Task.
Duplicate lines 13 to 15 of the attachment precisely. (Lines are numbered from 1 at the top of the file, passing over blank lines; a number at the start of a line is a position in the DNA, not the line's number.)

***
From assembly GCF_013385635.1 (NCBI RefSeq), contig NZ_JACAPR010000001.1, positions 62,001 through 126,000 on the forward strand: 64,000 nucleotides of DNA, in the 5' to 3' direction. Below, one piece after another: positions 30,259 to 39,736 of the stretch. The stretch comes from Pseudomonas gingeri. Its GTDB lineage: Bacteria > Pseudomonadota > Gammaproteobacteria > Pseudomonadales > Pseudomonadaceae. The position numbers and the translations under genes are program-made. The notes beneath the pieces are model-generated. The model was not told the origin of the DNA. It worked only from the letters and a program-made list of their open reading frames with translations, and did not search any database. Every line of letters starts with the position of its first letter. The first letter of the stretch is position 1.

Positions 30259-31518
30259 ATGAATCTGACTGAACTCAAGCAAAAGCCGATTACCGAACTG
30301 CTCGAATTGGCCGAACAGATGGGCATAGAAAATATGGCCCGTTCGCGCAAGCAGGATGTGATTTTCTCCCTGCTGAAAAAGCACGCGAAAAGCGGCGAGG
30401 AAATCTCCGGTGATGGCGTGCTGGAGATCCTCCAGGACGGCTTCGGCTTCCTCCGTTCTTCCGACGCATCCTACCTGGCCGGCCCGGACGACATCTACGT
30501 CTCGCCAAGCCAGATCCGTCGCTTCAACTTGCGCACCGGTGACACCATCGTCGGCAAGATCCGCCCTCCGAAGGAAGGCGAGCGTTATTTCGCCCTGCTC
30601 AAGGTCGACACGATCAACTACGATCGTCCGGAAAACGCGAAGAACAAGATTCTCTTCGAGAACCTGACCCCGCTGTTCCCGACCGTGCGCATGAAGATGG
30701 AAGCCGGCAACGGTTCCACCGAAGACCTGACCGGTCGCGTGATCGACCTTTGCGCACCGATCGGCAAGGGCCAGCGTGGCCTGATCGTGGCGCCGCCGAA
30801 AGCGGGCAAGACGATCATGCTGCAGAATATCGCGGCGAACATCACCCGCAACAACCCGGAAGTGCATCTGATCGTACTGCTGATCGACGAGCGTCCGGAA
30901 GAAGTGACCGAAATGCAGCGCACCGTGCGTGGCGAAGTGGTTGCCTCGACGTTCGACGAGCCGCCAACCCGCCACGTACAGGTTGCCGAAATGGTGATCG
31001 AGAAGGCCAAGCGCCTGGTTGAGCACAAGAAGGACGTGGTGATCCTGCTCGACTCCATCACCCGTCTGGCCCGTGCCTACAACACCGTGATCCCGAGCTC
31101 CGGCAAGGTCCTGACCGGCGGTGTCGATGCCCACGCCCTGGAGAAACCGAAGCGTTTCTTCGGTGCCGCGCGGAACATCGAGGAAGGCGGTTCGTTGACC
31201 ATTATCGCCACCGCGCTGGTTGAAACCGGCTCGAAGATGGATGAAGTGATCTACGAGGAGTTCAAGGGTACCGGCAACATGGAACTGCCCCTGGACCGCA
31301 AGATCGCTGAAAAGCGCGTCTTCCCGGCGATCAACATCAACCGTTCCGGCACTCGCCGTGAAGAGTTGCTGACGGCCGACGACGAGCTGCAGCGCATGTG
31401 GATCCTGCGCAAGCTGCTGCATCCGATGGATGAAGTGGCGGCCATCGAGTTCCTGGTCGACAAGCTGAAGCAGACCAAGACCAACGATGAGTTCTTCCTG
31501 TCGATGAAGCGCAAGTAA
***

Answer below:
31201 ATTATCGCCACCGCGCTGGTTGAAACCGGCTCGAAGATGGATGAAGTGATCTACGAGGAGTTCAAGGGTACCGGCAACATGGAACTGCCCCTGGACCGCA
31301 AGATCGCTGAAAAGCGCGTCTTCCCGGCGATCAACATCAACCGTTCCGGCACTCGCCGTGAAGAGTTGCTGACGGCCGACGACGAGCTGCAGCGCATGTG
31401 GATCCTGCGCAAGCTGCTGCATCCGATGGATGAAGTGGCGGCCATCGAGTTCCTGGTCGACAAGCTGAAGCAGACCAAGACCAACGATGAGTTCTTCCTG